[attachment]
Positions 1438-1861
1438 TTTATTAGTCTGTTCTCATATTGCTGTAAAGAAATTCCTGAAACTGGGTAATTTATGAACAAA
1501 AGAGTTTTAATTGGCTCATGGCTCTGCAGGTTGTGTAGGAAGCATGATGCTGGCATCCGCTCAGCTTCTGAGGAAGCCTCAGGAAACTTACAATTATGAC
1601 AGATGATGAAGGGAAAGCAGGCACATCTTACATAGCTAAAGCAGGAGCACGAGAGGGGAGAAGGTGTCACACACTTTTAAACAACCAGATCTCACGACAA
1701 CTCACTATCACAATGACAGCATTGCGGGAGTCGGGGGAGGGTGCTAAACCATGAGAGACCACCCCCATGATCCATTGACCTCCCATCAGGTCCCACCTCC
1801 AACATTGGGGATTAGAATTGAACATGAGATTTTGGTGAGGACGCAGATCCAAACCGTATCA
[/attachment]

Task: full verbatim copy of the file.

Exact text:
Positions 1438-1861
1438 TTTATTAGTCTGTTCTCATATTGCTGTAAAGAAATTCCTGAAACTGGGTAATTTATGAACAAA
1501 AGAGTTTTAATTGGCTCATGGCTCTGCAGGTTGTGTAGGAAGCATGATGCTGGCATCCGCTCAGCTTCTGAGGAAGCCTCAGGAAACTTACAATTATGAC
1601 AGATGATGAAGGGAAAGCAGGCACATCTTACATAGCTAAAGCAGGAGCACGAGAGGGGAGAAGGTGTCACACACTTTTAAACAACCAGATCTCACGACAA
1701 CTCACTATCACAATGACAGCATTGCGGGAGTCGGGGGAGGGTGCTAAACCATGAGAGACCACCCCCATGATCCATTGACCTCCCATCAGGTCCCACCTCC
1801 AACATTGGGGATTAGAATTGAACATGAGATTTTGGTGAGGACGCAGATCCAAACCGTATCA